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Managing Your Time

Robert Half International

If you're like other accounting and finance managers who oversee multiple people while trying to accomplish your own tasks, you may struggle to get it all done. While managing your time can be a challenge, there are a number of techniques that can help you. Here are a few of them:

Analyze your schedule. It's difficult to take control of your day if you don't know exactly how you're spending it. So instead of relying on recall, write down very briefly what you do on a daily basis for one week and how much time you devote to each task. Upon examining the results, you can find out when you're most productive; how often you sort through e-mails or attend meetings; and in what ways (or by whom) you are most often interrupted or distracted. In addition, you'll learn what takes up most of your day, so you can determine if your time can be better utilized for more important tasks.

Develop a plan. Once you've learned how your typical day or week is spent, you'll know what needs to be changed. The next step is figuring out how, and that begins with implementing a time management plan. For instance, at the end of each day, take time to figure out what you need to do the following day, ranking the tasks by importance and urgency. At week's end, do the same for the next week, noting the particular day that assignments need to be completed. You also should create a plan based on your body clock. So if you know that you slow down toward the end of the day, make sure you tackle your toughest assignments in the morning. And if you need some additional assistance, there are tools such as project-management software programs to electronically track deadlines, "tickler" files that remind you of pending items or a day planner to write down your upcoming tasks.

Take a break. There are many potential distractions at the office, ones that can put your productivity at risk. Technology is one of the big culprits, whether it's a ringing cell phone, the ping of an instant message or a stream of incoming e-mails. If you can, give yourself a break by "unplugging" for an hour or two so you can focus on a particular task or meet a pressing deadline. Other unnecessary interruptions, such as loud coworkers, can make it difficult to concentrate. If you have your own office, don't be afraid to close the door so you can better focus; if you're in a cube, put up a "Please Do Not Disturb" sign conveying the message that something requires your full attention.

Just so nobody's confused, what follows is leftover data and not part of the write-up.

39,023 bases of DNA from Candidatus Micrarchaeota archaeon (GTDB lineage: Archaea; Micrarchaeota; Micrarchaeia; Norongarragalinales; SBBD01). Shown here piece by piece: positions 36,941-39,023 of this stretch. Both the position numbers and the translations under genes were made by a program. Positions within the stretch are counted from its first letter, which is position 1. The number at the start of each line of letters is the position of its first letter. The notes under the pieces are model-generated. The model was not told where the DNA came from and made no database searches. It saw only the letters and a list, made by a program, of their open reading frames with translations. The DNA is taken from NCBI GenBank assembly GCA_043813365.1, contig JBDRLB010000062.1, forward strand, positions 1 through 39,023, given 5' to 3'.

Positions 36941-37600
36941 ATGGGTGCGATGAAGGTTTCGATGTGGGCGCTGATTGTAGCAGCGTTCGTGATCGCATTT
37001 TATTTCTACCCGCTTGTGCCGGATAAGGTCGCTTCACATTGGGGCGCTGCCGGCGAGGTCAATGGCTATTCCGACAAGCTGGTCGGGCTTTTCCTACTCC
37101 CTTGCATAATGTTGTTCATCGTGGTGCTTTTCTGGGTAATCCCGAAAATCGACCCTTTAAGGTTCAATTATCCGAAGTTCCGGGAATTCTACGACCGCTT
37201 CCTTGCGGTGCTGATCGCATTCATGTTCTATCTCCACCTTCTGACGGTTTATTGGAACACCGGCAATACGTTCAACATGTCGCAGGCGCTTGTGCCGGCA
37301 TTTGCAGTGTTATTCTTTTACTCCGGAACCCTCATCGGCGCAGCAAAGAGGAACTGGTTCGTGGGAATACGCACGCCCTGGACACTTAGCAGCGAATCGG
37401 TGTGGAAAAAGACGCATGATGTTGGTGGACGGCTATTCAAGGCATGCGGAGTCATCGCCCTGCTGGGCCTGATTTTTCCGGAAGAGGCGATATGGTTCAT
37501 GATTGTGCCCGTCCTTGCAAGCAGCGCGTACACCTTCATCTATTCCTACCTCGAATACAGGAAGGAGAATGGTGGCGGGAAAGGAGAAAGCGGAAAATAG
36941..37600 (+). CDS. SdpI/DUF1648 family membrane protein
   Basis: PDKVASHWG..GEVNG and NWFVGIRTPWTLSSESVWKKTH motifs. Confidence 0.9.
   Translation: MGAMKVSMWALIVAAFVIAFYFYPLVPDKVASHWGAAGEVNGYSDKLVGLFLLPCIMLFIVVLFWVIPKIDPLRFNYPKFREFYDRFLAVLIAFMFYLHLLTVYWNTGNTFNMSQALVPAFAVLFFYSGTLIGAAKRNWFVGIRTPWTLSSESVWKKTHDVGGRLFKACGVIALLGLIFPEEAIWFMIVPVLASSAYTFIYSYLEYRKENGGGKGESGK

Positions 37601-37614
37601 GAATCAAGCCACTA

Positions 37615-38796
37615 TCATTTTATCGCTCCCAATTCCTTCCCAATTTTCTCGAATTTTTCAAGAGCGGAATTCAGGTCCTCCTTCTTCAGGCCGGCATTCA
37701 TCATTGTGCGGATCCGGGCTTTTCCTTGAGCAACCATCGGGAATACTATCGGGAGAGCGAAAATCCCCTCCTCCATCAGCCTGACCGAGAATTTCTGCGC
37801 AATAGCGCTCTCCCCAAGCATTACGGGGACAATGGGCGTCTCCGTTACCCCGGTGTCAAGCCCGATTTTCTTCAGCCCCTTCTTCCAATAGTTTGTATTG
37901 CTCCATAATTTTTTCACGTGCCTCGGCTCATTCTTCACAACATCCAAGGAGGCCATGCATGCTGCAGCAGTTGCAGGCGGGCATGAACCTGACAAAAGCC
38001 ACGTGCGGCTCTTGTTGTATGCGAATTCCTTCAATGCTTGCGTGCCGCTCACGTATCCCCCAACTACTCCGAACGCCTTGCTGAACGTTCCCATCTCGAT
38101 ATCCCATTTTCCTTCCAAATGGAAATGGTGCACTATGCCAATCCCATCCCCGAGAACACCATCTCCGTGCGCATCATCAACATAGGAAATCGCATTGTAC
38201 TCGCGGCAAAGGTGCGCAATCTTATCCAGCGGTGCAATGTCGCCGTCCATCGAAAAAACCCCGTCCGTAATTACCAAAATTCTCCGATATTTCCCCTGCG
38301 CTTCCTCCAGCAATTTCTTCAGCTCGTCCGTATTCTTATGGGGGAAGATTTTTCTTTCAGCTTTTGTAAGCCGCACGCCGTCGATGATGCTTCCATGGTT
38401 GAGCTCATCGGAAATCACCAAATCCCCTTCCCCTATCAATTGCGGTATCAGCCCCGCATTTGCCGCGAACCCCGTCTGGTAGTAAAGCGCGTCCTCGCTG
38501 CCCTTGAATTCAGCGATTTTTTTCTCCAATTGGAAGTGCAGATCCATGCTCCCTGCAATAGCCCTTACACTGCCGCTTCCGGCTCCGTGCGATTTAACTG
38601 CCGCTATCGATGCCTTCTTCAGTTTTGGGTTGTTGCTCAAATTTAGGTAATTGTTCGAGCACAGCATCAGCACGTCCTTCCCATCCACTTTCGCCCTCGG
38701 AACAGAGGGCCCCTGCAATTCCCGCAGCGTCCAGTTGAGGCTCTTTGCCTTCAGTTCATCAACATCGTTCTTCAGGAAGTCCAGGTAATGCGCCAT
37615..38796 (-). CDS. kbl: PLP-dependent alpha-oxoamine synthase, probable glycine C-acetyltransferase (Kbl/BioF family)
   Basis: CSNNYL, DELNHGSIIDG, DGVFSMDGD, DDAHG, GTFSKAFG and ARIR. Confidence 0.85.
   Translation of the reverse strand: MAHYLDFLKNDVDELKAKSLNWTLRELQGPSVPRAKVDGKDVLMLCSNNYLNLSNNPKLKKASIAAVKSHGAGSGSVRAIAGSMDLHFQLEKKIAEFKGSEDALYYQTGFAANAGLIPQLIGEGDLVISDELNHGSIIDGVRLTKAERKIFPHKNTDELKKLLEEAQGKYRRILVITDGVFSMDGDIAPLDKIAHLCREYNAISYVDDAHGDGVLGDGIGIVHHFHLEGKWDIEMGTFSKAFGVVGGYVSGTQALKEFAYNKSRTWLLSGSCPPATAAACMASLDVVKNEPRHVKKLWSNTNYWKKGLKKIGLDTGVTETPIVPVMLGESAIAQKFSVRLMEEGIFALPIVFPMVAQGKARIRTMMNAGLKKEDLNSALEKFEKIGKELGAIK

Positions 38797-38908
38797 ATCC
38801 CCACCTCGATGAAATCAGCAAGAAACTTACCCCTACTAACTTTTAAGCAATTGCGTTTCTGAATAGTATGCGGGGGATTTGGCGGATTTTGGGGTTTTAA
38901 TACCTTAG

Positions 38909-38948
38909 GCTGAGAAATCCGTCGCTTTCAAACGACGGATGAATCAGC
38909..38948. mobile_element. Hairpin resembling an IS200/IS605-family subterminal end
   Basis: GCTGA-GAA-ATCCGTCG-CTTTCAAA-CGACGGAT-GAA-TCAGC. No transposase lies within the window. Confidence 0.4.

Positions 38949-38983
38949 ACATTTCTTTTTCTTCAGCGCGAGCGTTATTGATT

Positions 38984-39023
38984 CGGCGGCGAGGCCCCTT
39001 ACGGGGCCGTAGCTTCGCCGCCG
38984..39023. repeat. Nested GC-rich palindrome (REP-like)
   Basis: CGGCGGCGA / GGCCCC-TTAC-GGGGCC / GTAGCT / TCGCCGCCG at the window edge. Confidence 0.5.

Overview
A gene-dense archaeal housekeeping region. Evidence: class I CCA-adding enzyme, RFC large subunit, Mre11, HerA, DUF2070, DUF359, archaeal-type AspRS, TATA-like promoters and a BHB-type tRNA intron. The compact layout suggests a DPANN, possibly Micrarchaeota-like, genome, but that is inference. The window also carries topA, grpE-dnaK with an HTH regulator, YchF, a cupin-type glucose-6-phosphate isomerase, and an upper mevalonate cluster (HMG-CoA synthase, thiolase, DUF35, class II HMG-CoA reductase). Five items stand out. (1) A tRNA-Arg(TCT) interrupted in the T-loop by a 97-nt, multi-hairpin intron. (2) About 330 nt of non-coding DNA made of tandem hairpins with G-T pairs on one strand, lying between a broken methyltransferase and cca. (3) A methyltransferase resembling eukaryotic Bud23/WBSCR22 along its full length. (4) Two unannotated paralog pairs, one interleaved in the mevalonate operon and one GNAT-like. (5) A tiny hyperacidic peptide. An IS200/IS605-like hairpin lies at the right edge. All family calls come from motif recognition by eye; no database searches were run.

Limit multitasking. You shouldn't attempt to prepare a revenue report while talking on the phone and thinking about an upcoming interview you're conducting. When you're working on a crucial project, give it your undivided attention so you can do it right the first time. Multitasking can be tempting when you have a lot to do, but it can actually impede productivity, leading to oversights and errors.       

Help others. If you have time management issues, it's a safe bet you aren't the only one in your office with that problem. Volunteering to help overworked colleagues who are up against a deadline is a great way to build rapport and gain allies who will return the favor in your time of need. And when you're in a similar crunch, don't be afraid to delegate. Instead of seeing divvying up an assignment as a sign of weakness, look at it instead as a more effective way to get your work done.  

Time management is an age-old matter that many managers deal with, but it seems to be more and more of an issue as the workplace becomes more complex. When executives were asked by our company how many days each week, on average, they work through lunch, for example, the mean response was three days. By applying the above suggestions, you can work much more efficiently - and even take lunch on a regular basis.

Founded in 1948, Robert Half Finance & Accounting, a division of Robert Half International Inc., the world's largest specialized financial recruiting service and a leading authority on workplace and management trends. The company has more than 350 offices throughout North America, Europe, and the Asia-Pacific region. Learn more at

Copyright 2008 Robert Half International. All rights reserved. The information contained in this article may not be published, broadcast or otherwise distributed without prior written authority.

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